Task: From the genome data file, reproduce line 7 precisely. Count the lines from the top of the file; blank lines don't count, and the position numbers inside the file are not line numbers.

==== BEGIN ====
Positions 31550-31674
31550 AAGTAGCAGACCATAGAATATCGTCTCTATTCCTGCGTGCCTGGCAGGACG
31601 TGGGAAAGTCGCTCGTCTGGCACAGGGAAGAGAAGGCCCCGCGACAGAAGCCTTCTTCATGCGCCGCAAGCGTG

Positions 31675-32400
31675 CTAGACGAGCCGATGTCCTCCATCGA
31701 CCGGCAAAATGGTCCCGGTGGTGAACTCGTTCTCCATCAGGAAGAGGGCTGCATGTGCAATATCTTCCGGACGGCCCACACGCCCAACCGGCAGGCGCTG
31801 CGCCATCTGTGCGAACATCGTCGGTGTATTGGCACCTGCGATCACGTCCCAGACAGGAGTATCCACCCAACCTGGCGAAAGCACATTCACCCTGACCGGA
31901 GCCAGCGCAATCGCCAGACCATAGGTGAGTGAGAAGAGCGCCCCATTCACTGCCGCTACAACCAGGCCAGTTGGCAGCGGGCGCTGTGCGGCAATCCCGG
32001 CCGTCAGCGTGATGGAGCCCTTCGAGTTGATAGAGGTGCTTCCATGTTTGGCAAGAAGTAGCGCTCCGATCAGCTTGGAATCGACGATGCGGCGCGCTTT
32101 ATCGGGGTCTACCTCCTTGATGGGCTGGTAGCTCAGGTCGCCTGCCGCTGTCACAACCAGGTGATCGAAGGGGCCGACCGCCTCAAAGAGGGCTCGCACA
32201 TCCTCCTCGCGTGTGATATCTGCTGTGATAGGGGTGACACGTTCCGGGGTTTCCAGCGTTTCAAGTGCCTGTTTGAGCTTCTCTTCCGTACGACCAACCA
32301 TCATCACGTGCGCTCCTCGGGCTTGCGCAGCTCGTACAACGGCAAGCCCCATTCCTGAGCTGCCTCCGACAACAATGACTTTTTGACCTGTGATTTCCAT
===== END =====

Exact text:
31801 CGCCATCTGTGCGAACATCGTCGGTGTATTGGCACCTGCGATCACGTCCCAGACAGGAGTATCCACCCAACCTGGCGAAAGCACATTCACCCTGACCGGA